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Adrien Brody: Why the Long Face?

March 3, 2012

It was one of the most memorable moments in Oscar history—but it turned out to be a kiss of death: an exuberant Adrien Brody planting one on presenter Halle Berry after his upset victory as Best Actor for 2002’s The Pianist. His bone-deep performance in Roman Polanski’s Holocaust drama beat out strong turns by Oscar winners Jack Nicholson, Nicolas Cage, Daniel Day-Lewis and Michael Caine. It should’ve been the start of a brilliant career, one that had already suffered a false start when his would-be leading role in Terrence Malick’s The Thin Red Line was edited down to a glorified walk-on.

Instead, The Pianist looks like it might be Brody’s sole high note; his work since has been seriously off-key, whether in schlock horror films (Splice, Predators), big-budget letdowns (King Kong, The VIllage) or unwatchable indie curios (The Brothers Bloom, The Darjeeling Limited). Oh yeah, he played Dali in Woody Allen’s wildly overrated Midnight in Paris, too, but I forgot he was even in that movie until I imdb‘d him. Lately, he’s been reduced to doing Super Bowl commercials for Stella Artois, Diet Coke and Gillette—that’s him with the equally irrelevant Gael Garcia Bernal and Andre 3000 in the embarrassing new “Masters of Style” campaign.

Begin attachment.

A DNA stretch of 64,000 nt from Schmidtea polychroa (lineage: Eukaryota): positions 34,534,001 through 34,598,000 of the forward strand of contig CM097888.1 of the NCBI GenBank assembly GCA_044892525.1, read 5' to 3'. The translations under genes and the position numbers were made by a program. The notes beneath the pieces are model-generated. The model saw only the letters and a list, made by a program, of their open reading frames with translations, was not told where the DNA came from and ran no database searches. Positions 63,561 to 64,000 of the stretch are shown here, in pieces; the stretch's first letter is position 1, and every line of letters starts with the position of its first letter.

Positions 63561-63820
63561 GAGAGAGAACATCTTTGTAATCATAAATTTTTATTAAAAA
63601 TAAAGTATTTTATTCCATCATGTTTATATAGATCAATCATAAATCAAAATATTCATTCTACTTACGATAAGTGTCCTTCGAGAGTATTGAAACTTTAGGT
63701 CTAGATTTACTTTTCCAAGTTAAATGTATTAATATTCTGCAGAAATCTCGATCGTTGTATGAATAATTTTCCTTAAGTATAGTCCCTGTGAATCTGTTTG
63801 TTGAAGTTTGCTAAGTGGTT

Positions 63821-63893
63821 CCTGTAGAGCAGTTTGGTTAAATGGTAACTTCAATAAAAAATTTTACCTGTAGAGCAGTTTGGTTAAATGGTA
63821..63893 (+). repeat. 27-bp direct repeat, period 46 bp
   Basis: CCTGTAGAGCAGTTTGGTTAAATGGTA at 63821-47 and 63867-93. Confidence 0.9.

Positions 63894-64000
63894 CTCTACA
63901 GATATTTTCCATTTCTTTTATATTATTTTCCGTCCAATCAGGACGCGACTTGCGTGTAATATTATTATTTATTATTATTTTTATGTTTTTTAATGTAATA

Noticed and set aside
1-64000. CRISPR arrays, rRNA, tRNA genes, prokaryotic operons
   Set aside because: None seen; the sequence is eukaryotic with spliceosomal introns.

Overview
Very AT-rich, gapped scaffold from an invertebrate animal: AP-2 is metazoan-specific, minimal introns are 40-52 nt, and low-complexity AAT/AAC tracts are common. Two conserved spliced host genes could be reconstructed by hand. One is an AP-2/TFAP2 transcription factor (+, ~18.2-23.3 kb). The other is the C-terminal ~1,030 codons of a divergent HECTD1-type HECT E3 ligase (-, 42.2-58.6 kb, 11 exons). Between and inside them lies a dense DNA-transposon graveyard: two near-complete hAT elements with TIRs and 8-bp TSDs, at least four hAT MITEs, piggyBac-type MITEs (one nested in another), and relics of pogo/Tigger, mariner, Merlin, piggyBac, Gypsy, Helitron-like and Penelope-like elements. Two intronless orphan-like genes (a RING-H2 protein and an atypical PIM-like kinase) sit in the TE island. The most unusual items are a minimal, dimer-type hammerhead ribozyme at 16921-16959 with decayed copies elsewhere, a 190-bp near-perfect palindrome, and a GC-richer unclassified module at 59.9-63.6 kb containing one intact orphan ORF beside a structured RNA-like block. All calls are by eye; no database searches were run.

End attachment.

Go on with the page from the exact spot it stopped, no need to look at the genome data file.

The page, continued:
Brody’s latest film, Detachment, should be his creative comeback. Directed by provocateur Tony Kaye (who coaxed an Oscar-nominated performance from Edward Norton as a skinhead in American History X), it casts the angular actor as an inner-city substitute teacher drifting through life. The supporting cast is a veritable who’s who of quality cable-drama actors—Mad Men‘s Christina Hendricks, Breaking Bad‘s Bryan Cranston, Southland‘s Lucy Liu, The Wire‘s Isiah Whitlock, Jr.—as well as such stellar talent as James Caan, Blythe Danner, William Petersen, Marcia Gay Harden and Tim Blake Nelson. Sadly, it’s an insufferably pretentious fiasco.

Maybe that’s why Detachment is making its debut on Video on Demand nearly a year after its premiere at the Tribeca Film Festival. (It’ll also receive a token theatrical release in a few weeks.) Where does the movie go wrong? Where doesn’t it? Brody’s Henry Barthes—semiotic literary reference alert!—spouts bad poetry when he’s not befriending a teenage prostitute, played unconvincingly by Blue Bloods‘ Sami Gayle. Taxi Driver, it ain’t. Throw in faux-documentary confessionals, cheap chalk-drawn animation, grainy flashbacks to Henry’s mother’s suicide, a scene in which Caan tries to scare a nipple-baring chippie straight by showing her a photo of gonorrhea-ravaged vagina and random images of Hitler and you’ve got an unholy (and unrated) mess.

And yet the greatest detriment to Detachment is Brody’s self-indulgent, fingernails-on-a-chalkboard performance. The movie’s meant to make you empathize with the poor, put-upon teachers battling hostile students, abusive parents, apathetic administrators and No Child Left Behind regulations. But after enduring this pedantic claptrap, the only one you’ll end up feeling sorry for is yourself.

Can Adrien Brody’s career be saved? Raise your hand and post a comment!

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